While the Detroit Auto Dealers Association, which organizes the NAIAS, is concerned that manufacturers are increasingly favoring CES, the issues of the auto show are largely unrelated to what’s happening in Vegas. Auto shows are consumer events designed to showcase all of the latest products available for sale, and media previews show what is arriving in the coming months.

With rare exceptions (like 2016, when Chevrolet unveiled the production version of the Bolt EV), new production vehicles are almost never shown at CES. The electronics show is a business-to-business event that isn’t open to the public; instead, the industry flocks to Las Vegas to talk up technology.

NAIAS Is About Reality; CES Is About Perception

For many years, the financial market’s perception of the auto industry has been that of old-school manufacturers of commodity widgets. The view of Silicon Valley and technology companies is that of innovators on the bleeding edge that are poised for explosive growth. Thus, you have investors pouring billions of dollars into startups every year; most of those companies getting all of that investment fail without ever producing anything noteworthy while burning through cash.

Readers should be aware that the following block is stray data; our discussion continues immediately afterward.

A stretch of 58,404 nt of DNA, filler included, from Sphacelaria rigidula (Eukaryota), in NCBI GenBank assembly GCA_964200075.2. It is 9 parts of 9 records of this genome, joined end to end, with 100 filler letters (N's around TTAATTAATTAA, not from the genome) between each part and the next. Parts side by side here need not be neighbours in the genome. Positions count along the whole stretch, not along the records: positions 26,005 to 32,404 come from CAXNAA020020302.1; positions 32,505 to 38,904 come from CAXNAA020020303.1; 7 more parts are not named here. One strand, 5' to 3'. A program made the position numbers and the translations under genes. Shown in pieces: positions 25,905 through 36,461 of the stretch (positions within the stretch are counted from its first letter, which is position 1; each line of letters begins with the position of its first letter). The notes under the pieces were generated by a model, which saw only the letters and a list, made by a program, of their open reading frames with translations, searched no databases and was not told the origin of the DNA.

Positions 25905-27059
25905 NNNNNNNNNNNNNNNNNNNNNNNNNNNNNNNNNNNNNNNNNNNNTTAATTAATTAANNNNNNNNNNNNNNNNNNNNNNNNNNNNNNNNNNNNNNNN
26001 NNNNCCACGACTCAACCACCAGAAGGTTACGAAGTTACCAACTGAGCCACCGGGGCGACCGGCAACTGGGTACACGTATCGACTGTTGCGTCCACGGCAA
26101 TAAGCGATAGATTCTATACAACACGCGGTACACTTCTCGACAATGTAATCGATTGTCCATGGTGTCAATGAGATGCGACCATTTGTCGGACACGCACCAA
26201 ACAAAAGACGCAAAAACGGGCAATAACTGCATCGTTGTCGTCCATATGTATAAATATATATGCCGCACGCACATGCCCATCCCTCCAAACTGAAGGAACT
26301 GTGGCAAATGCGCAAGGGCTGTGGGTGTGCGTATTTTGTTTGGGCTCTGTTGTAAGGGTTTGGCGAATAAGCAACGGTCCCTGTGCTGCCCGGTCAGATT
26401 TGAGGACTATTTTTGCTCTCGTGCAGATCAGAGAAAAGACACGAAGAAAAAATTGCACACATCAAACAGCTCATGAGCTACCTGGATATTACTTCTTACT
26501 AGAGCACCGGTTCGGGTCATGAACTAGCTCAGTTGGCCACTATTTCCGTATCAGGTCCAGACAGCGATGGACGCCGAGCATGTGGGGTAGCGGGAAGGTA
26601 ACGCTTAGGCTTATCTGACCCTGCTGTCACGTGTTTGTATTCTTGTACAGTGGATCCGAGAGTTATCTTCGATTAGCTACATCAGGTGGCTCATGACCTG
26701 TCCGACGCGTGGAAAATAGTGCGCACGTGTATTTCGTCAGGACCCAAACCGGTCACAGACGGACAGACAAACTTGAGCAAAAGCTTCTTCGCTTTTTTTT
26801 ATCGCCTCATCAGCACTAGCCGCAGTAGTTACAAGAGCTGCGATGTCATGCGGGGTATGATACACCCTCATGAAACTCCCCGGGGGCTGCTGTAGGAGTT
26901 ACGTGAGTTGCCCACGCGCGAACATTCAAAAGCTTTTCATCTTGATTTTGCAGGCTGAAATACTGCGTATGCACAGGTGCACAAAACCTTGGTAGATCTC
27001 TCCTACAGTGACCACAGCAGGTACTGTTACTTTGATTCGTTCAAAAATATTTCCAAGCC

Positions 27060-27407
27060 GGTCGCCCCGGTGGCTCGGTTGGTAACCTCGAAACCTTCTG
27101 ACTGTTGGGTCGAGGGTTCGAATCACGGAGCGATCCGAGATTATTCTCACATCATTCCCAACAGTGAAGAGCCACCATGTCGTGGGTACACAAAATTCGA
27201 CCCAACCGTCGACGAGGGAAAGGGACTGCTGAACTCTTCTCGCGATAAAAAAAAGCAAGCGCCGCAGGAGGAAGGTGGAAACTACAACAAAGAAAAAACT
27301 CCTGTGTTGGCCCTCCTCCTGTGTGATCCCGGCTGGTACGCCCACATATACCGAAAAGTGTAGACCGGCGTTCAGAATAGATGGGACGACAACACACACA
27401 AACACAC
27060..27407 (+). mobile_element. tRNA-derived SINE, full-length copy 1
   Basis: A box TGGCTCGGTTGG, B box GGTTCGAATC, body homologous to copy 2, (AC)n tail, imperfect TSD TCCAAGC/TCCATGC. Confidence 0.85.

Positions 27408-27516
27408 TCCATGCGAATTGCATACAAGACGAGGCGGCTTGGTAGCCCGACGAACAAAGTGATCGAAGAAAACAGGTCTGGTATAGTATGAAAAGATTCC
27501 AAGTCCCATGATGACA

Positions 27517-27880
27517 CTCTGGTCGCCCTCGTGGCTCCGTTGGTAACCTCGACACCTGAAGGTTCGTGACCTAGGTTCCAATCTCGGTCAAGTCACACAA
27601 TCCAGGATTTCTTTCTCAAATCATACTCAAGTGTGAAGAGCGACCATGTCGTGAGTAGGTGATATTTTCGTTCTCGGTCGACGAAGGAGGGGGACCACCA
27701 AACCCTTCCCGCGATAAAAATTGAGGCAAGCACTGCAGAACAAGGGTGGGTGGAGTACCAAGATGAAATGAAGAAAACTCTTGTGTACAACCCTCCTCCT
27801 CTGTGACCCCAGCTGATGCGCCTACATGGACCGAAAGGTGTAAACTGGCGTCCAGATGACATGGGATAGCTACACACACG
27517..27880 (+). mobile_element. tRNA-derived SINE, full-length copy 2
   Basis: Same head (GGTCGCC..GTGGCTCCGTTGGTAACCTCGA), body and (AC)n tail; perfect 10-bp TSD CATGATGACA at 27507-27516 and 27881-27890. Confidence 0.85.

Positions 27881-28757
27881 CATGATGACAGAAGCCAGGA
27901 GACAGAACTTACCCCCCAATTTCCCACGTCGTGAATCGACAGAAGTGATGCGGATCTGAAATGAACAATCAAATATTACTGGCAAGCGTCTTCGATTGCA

Meanwhile, the modern car is one of the most complicated and technologically sophisticated devices ever created and is produced by the latest cutting-edge processes. The industry that produces them employs tens of millions of people globally directly and indirectly, generating trillions of dollars in revenue and tens of billions in profit. Yet the industry gets little respect and low market values.

The presence of the auto industry at CES is designed to reach a group of media that cover companies like Apple, Google, Microsoft, Amazon, and Facebook alongside countless startups, the same media that investors follow. The goal is to change the perception of the auto business from one that looks like it came from the dawn of the industrial revolution to one that innovates on a daily basis.

That’s not a message you can get across by showing off the refreshed Ford F-150, even though it may be packed with far more technology than anything from Silicon Valley. That’s a message you communicate by demonstrating automated cars in Las Vegas traffic jams; partnership announcements with chip designers like Nvidia won’t reach its intended audience in auto shows in Detroit, Frankfurt, or Geneva. These shows have issues to address, but the fault doesn’t lie in Las Vegas. It’s all about perception.